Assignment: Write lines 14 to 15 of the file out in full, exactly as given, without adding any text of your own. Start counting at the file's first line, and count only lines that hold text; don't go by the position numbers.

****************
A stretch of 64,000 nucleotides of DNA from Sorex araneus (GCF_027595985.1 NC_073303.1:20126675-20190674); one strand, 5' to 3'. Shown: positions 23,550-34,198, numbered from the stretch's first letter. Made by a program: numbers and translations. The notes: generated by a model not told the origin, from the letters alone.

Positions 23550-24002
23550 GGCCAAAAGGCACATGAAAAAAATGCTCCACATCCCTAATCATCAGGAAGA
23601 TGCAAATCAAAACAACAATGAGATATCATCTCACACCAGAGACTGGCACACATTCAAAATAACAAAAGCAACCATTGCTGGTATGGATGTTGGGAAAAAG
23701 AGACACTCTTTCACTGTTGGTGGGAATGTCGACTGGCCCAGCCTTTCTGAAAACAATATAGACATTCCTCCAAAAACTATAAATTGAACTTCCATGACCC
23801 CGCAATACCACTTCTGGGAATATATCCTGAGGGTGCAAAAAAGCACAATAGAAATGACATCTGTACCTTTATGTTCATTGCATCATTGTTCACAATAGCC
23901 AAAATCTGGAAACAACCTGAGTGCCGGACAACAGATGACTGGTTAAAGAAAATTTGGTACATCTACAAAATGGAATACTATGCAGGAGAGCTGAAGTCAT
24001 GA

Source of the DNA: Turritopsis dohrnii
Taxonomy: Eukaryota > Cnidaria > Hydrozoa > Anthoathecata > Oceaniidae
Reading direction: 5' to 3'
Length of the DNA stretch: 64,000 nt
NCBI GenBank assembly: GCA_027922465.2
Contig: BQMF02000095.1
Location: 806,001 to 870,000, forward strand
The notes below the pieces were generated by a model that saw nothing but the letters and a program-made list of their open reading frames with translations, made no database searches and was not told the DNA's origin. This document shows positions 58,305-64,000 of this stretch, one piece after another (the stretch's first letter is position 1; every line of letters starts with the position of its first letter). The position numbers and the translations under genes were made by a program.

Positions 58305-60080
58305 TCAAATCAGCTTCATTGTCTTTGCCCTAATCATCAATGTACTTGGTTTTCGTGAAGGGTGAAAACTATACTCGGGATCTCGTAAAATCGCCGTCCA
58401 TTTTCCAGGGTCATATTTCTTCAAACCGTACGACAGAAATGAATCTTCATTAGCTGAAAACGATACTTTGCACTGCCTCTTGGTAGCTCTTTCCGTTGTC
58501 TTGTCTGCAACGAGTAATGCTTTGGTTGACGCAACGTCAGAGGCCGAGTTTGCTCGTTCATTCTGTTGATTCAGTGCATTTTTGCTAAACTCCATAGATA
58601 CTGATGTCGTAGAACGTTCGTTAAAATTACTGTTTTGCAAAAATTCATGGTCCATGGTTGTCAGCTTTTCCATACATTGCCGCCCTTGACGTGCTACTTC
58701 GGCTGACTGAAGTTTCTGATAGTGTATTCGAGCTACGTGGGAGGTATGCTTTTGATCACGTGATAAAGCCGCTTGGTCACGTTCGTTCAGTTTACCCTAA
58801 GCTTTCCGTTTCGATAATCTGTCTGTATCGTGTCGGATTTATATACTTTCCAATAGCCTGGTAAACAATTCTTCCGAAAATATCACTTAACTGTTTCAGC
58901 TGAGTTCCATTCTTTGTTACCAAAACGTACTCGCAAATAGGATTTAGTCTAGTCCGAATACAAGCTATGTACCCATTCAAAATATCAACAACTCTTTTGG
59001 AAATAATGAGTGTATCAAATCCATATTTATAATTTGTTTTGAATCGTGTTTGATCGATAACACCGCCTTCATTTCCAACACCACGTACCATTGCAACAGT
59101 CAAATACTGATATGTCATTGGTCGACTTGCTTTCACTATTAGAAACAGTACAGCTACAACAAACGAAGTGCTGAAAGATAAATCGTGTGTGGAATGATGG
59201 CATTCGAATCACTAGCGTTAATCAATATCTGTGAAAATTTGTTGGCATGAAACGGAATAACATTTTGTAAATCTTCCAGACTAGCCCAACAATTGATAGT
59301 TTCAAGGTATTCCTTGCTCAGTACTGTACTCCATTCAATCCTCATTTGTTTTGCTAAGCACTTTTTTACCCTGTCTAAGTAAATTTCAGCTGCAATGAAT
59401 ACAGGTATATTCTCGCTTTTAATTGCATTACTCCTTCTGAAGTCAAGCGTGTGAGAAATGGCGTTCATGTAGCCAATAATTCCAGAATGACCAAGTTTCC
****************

Contig: BQMF02000095.1
Location: 806,001 to 870,000, forward strand